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Kentigern of Glasgow

19 bytes added, 15:13, December 31, 2012
Oral traditions, legends, and legacy
The verses refer to the following:
The Bird — Mungo refers to how the saint restored life to the pet robin of Saint St. Serf, which had been killed by some of his classmates, hoping to blame him for its death.The Tree — Mungo refers to an account of how he when had been left in charge of a fire in Saint St. Serf's monastery. He , he fell asleep and the fire went out. Taking branches from a tree, he restarted the fire.The Bell — the bell is thought to have been brought by Mungo him from Rome. It was said to have been used in services and to mourn the deceased. The original bell no longer exists, and a replacement, created in the 1640s, is now on display in Glasgow.The Fish refers to the story about Queen Languoreth of Strathclyde who was suspected of infidelity by her husband. King Riderch demanded to see her ring, which he claimed she had given to her lover. In reality the King had thrown it into the River Clyde. Faced with execution she appealed for help to Mungothe saint, who ordered a messenger to catch a fish in the river. On opening the fish, the ring was miraculously found inside, which allowed the Queen to clear her name. An almost identical story concerns King Maelgwn of Gwynedd and Saint St. Asaph.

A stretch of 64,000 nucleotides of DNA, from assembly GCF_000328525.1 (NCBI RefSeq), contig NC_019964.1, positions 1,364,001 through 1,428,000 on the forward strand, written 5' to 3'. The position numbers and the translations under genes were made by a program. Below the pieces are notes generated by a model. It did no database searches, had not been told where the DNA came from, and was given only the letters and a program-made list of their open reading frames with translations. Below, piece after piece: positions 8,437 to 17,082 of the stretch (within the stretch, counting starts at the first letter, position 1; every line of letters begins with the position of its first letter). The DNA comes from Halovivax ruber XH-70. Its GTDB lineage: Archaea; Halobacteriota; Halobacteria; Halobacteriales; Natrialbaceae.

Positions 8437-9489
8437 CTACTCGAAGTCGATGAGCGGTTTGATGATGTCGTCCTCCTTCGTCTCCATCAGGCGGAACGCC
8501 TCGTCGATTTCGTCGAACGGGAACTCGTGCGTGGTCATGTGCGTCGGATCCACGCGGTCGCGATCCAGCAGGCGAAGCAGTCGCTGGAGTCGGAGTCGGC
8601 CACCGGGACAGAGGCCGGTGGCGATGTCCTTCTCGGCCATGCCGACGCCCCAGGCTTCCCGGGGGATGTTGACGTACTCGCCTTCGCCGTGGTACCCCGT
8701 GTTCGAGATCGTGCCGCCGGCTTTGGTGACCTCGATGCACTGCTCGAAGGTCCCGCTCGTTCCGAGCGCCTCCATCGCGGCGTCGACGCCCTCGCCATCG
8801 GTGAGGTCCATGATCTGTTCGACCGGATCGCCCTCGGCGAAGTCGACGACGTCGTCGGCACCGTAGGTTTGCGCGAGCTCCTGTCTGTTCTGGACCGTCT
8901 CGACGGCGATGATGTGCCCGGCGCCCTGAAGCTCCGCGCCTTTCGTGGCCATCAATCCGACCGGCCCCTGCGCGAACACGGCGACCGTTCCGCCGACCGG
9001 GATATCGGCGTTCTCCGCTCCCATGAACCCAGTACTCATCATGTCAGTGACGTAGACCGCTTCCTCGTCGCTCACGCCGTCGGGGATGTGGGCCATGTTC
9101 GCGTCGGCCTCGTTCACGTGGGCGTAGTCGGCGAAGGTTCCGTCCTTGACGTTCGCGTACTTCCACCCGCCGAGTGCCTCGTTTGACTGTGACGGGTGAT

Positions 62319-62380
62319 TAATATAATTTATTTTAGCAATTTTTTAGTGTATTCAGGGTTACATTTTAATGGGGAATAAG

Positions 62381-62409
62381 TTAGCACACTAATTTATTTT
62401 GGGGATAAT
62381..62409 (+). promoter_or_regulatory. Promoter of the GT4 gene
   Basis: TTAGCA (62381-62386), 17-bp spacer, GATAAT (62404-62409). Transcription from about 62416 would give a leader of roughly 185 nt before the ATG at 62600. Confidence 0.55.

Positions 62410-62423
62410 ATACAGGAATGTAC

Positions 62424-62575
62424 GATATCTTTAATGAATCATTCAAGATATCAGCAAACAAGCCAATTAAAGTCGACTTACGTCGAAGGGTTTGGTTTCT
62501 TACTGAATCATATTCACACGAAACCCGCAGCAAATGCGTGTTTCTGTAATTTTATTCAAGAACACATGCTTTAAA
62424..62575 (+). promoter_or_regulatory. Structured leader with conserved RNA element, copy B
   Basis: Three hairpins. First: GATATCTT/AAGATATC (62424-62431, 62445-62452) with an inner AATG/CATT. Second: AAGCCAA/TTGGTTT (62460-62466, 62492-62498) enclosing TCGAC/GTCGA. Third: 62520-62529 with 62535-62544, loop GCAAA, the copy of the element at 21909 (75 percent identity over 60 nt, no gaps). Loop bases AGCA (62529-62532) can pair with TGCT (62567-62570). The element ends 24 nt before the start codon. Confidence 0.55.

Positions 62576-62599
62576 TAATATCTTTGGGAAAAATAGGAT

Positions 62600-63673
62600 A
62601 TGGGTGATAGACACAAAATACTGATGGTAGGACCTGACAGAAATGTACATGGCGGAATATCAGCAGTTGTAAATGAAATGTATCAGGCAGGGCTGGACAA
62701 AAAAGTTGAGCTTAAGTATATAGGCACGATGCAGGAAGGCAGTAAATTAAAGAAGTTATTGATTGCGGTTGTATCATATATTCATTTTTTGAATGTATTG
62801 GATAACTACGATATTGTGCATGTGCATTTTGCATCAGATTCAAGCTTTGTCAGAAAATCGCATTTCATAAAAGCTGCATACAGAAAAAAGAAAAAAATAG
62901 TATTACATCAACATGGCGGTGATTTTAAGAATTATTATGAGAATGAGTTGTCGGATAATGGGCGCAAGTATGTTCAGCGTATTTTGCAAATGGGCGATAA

These four miracles in Glasgow are represented in the city's coat of arms. Glasgow's current motto Let Glasgow flourish by the preaching of His word and the praising of His name and the more secular Let Glasgow flourish, are both inspired by Mungo's original call "Let Glasgow flourish by the preaching of the word." In a late 15th century fragmentary manuscript generally called "Lailoken and Kentigern," Mungo appears in conflict with the mad prophet, Lailoken alias Merlin. Lailoken's appearance at the Battle of Arfderydd in 573 has led to a connection being made between this battle, the rise of Riderch Hael and the return of Mungo to Strathclyde. The Life of Saint Mungo bears similarities with Chrétien de Troyes's French romance Yvain, the Knight of the Lion (Yvain being a derivation of Owain, Kentigern's father). In modern literary fiction, he is the patron saint of Father Brown's parish in G.K. Chesterton's "Father Brown" mystery series, and the Harry Potter series by J.K. Rowling refers to St. Mungo's Hospital for Magical Maladies and Injuries as a place for treating wizards.

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